Author's Note: In the years since I wrote this satire, much of the original context has been lost, and judging by the emails I occasionally receive, the article makes me sound like a fascist. Please keep in mind that when this article was published, there was an ongoing debate about the possibility of amending the United States Constitution to prohibit gay marriage; this article reflected my opinion on that idea.
Jail Bill Watterson
I really liked “Calvin and Hobbes.” In fact, I’m pretty sure most of you did, too. It was like “The Simpsons”; not just funny, but warm and insightful, taking us back to the carefree days of childhood. Yet Bill Watterson cruelly stopped drawing “Calvin and Hobbes” in 1995, only ten years after it began, and well before it started to get old. It was still funny, still great, and he just stopped. If I were the president of the United States, I’d throw him in prison and force him to draw more strips.
Before you go nodding your heads in agreement, I’d like to point out a problem with this plan: the Supreme Court. Even if I did manage to get elected president, I just know those pesky justices would disallow my imprisonment of Mr. Watterson, citing constitutional concerns. They would claim that his imprisonment would violate his constitutional rights, without ever considering our rights to read “Calvin and Hobbes.” This is why I would like to propose Amendment 28 to the United States Constitution: “Upon the ratification of this Amendment, Bill Watterson will be jailed for 15 years, or until he has produced 5000 additional ‘Calvin and Hobbes’ strips.”
Amending the Constitution is no simple matter, and not one to be taken lightly. However, in this case, the benefits are so great that we have no other recourse. While the sensible readers among you understand that this plan simply “makes sense,” I will outline my arguments below to satisfy those law-school types:
1) Bill Watterson is a small minority. There are an estimated 290,809,777 people in the United States of America (July 1, 2003 estimate of the U.S. Census Bureau), 290,809,776 of whom are not Bill Watterson. Even if Mr. Watterson himself is inconvenienced, the people who read his new “Calvin and Hobbes” strips will be thrilled to re-enter the magical world of a boy and his tiger. Sometimes, we must make tough decisions for the greater good of the greater number; sometimes, these decisions harm good people. This is a mere inevitability of politics.
2) Bill Watterson is a cartoonist. The equal protection clause of the Fourteenth Amendment was written in 1868, before cartoonists ever existed. Had our founding fathers known of “cartooning” and its implications, they would have explicitly exempted them from certain rights, most likely the right to the “pursuit of happiness” when it impinges upon other citizens’ happiness. Although the Constitution may appear to protect cartoonists, this is merely an illusion caused by our projection of our current society onto an ancient document.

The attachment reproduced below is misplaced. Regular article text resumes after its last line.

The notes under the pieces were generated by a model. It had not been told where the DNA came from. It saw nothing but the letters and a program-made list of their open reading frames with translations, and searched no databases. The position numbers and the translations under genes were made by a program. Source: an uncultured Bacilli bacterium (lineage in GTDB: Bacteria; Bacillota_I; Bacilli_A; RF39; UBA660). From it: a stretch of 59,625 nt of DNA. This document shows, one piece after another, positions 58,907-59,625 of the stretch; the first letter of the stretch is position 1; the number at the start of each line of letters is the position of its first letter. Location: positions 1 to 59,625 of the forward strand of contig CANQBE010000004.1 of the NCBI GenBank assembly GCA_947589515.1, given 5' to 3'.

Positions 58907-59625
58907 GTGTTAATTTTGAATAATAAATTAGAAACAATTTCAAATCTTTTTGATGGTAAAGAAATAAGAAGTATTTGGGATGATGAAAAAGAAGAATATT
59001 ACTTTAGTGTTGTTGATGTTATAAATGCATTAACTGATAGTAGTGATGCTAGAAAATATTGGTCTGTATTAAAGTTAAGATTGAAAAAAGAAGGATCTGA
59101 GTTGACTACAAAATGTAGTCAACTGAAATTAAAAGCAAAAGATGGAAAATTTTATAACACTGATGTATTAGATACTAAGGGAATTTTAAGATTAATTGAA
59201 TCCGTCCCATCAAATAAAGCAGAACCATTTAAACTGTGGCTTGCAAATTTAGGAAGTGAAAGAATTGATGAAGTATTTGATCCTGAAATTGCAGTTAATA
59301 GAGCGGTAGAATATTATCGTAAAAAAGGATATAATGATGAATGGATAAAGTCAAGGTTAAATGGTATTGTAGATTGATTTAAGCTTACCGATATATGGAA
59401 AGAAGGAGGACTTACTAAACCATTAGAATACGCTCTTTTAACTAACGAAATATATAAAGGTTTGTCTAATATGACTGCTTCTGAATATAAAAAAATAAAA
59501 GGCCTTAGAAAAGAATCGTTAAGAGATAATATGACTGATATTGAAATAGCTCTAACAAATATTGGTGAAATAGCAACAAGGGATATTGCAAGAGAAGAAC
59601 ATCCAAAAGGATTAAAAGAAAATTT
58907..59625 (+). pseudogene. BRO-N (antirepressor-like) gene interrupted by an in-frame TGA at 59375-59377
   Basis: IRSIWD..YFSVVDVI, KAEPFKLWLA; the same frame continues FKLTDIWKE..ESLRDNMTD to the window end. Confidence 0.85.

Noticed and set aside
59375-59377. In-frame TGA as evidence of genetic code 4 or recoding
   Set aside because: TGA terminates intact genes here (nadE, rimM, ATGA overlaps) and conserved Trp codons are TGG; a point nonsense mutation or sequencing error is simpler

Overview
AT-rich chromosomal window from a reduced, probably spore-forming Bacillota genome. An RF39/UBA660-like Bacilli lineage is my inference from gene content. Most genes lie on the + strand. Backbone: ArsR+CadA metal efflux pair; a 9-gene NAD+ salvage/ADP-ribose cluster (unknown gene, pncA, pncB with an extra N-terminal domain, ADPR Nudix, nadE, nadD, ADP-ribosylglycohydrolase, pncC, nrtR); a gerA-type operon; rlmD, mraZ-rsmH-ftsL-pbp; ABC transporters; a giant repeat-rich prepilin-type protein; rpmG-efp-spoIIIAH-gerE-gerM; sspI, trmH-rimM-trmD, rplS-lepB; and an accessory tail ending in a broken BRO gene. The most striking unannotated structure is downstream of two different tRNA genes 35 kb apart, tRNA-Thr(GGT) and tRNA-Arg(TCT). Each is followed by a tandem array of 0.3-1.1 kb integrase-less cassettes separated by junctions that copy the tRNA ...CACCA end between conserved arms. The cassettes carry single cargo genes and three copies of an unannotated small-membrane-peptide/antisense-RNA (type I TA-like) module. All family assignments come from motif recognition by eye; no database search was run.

3) Bill Watterson is a cartoonist by choice. Just as Yo-Yo Ma was not born a cellist nor George W. Bush born a president, Bill Watterson was not born a cartoonist. His ultimate choice of profession was deliberate, as shown by his dogged determination in the face of multiple rejections. Although his rare interviews cite him as having been interested in cartoons his whole life, it is obvious that he chose cartooning of his own volition, thereby sacrificing some of the rights afforded to other workers.
4) The sanctity of our newspapers is in danger. When I open The Boston Globe and flip to the comics page, it is usually a disappointment. Curtis is flushing his dad’s cigarettes down the toilet while Garfield bemoans the fact that it is Monday. Strong newspapers are built on strong comics. Although poor comics may be tolerated for a period, slowly this mediocrity will creep into the rest of the newspaper like an infectious disease. If our citizens do not rally to the defense of the comics page in their time of need, they will soon see grammatical errors in New York Times headlines and sheets of blank newsprint in The Washington Post.
5) Our entire political and social system is threatened. Professor Peter Eigen of Transparency International has done groundbreaking research which proves that newspaper readership and public perceptions of corruption are strongly correlated (see www.transparency.org for further details). A decline in the quality of our newspapers will obviously lead to less readers, which in turn will allow the government to perpetrate further abuses of its power. It is every citizen’s civic duty to ensure that our political process remains a paragon of integrity. The only way to do this is to re-introduce “Calvin and Hobbes” to American newspapers.
6) The majority of Americans want this to happen. Ask the person on your right if he or she would like to see “Calvin and Hobbes” return to the funnies page. Now ask the person on your left. See? The foundation of a democracy is the will of the people, and the people demand “Calvin and Hobbes.” If Bill Watterson refuses to accept this, we must resort to the power of the law. The law we must resort to does not exist yet, but it will if my fellow Americans support me on this critical issue.
“In all that lies ahead, let us match strong convictions with kindness and goodwill and decency” (George W. Bush; remarks given on February 24, with full transcript at www.whitehouse.gov).
Amal Dorai is a member of the class of 2004.
This story was published on Friday, April 9, 2004.